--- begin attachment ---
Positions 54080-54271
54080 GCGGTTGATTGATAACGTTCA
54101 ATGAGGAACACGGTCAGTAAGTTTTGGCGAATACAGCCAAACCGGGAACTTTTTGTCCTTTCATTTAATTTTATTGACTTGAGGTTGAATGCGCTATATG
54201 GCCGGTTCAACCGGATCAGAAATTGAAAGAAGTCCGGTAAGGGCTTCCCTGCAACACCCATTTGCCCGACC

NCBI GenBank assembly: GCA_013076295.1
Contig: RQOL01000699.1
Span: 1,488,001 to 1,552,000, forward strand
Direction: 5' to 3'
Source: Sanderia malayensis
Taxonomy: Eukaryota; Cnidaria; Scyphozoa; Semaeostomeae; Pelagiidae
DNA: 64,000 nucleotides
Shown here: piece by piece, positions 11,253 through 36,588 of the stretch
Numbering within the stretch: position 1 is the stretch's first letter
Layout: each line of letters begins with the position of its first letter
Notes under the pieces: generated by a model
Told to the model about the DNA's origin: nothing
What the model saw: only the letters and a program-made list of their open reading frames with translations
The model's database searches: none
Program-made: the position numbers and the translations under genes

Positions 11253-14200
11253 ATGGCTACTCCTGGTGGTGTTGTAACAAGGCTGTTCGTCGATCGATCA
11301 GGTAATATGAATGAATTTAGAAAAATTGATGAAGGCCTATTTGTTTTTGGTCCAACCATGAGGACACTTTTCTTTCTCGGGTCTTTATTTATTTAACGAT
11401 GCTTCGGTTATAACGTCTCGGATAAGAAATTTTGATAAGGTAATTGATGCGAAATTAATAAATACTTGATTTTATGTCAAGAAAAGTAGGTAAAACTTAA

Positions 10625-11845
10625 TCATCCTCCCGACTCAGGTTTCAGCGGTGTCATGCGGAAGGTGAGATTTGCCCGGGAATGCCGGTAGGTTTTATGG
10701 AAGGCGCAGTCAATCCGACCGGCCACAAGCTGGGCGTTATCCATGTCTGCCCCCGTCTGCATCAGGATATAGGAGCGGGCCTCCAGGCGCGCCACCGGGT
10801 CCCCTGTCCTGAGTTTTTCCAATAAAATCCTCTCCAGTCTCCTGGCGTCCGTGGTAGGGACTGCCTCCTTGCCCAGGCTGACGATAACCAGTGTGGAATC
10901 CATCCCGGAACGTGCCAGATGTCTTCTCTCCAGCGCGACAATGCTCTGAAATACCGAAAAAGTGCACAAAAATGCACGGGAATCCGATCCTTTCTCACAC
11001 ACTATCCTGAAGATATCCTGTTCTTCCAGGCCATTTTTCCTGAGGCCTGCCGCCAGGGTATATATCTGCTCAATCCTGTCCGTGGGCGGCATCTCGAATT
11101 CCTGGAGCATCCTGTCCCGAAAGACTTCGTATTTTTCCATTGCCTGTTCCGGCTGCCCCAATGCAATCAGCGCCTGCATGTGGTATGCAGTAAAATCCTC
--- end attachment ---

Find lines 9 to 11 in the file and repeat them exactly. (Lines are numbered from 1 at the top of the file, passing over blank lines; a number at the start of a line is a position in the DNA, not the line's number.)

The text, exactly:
Source: Sanderia malayensis
Taxonomy: Eukaryota; Cnidaria; Scyphozoa; Semaeostomeae; Pelagiidae
DNA: 64,000 nucleotides